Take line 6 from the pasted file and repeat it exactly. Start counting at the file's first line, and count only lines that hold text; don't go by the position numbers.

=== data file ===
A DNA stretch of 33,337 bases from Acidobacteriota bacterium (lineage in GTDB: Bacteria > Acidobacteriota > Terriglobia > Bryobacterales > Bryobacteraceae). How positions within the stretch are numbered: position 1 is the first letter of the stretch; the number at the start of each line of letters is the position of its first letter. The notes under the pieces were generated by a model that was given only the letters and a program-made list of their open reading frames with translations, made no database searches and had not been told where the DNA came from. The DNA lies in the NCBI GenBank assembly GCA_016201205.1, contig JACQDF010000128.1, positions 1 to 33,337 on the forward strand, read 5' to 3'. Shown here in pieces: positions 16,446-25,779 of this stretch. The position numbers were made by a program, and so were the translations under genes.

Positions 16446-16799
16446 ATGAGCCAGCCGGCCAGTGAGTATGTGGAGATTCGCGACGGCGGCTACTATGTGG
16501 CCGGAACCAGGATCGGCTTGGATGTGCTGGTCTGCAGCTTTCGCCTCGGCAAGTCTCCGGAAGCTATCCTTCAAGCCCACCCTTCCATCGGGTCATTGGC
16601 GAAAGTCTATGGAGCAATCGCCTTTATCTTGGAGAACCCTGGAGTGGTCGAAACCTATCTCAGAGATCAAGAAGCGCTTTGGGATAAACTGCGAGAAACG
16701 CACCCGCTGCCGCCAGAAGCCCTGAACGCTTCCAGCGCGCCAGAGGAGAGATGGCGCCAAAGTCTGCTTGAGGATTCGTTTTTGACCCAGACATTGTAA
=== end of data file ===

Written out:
16701 CACCCGCTGCCGCCAGAAGCCCTGAACGCTTCCAGCGCGCCAGAGGAGAGATGGCGCCAAAGTCTGCTTGAGGATTCGTTTTTGACCCAGACATTGTAA